Most of us have faced the problem of focus when taking a picture or looking through binoculars. If you focus on something close to you, things in the distance are out of focus and visa-versa. Historians credit Benjamin Franklin with inventing bifocals to solve this problem, but researchers have found that ancient trilobites had the solution to focusing problems long before him.
Trilobites were sea creatures that needed to focus on prey up close without losing sight of predators approaching. Studies of fossils of a trilobite known as Dalmanitina socialis have led scientists to create a new camera lens. The trilobite’s eye was so well-designed that an object an inch away and another a mile away would both be in perfect focus. Amit Agrawal of the National Institute of Standards and Technology wrote, “To the best of our knowledge, this type of compound-eye visual system is unique…in contrast to the single focal vision system present in all-known living arthropods that exist today.”
The trilobite eye had two concentric lenses that could focus near and far at the same time. Based on that design, Agrawal and his team developed a “spin-multiplexed bifocal metalens array capable of capturing high-resolution light-field images over a record depth-of-field ranging from centimeter to kilometer scale.” The metalens is a flat lens made up of millions of rectangular nanopillars that bend light differently depending on their shape, size, and arrangement. A computer algorithm brings these multiple images into a single picture with all objects in focus.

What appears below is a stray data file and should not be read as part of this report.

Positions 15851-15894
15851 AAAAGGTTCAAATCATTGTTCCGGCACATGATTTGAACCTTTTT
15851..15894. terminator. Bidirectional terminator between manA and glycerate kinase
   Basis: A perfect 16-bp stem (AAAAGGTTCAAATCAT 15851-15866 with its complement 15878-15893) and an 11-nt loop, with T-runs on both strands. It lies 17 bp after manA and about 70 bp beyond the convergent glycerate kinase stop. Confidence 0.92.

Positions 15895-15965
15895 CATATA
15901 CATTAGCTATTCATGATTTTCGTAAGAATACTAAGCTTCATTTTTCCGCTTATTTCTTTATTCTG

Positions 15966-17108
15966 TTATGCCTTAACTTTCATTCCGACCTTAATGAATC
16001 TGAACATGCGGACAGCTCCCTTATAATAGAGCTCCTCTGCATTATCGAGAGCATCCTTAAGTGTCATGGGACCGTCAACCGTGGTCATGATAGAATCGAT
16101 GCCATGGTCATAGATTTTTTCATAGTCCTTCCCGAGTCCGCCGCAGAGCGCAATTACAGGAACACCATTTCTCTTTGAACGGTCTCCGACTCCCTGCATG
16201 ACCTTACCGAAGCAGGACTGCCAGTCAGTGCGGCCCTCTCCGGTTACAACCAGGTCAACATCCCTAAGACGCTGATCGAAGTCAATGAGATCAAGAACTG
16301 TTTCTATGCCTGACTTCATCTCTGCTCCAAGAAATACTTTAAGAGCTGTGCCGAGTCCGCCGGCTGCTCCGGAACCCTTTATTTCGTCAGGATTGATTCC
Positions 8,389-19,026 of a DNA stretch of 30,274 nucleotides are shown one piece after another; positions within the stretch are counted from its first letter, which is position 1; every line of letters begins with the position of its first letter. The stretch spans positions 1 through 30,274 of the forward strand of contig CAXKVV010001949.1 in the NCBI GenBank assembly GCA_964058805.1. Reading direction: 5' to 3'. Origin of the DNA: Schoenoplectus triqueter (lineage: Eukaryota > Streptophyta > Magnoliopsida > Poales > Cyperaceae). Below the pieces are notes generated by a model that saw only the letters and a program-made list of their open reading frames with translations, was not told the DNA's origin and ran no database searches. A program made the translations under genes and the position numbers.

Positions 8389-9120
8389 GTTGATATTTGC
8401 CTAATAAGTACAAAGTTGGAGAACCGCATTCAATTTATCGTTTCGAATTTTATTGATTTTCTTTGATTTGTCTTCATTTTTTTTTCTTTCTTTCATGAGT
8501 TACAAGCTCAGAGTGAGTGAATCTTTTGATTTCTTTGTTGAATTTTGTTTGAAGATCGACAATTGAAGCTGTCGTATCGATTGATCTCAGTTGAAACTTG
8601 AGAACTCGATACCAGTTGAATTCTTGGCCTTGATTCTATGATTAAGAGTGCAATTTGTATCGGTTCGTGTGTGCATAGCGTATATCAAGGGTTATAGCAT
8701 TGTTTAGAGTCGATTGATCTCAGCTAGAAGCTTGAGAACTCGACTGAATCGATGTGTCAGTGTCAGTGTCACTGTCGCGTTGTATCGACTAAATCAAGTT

Potential applications of this new technology are many and varied. For example, Metalenses could be used for 3-D photography, self-driving cars, and Mars rovers. Ancient trilobites had the solution to focusing problems, and scientists date these creatures to some 400 million years ago. Human technology and engineering are just now learning to mimic what the Creator did in forming the trilobite eye. Everywhere we look in the natural world, we see that a wonder-working hand has gone before, and the trilobite is one more example.
— John N. Clayton © 2022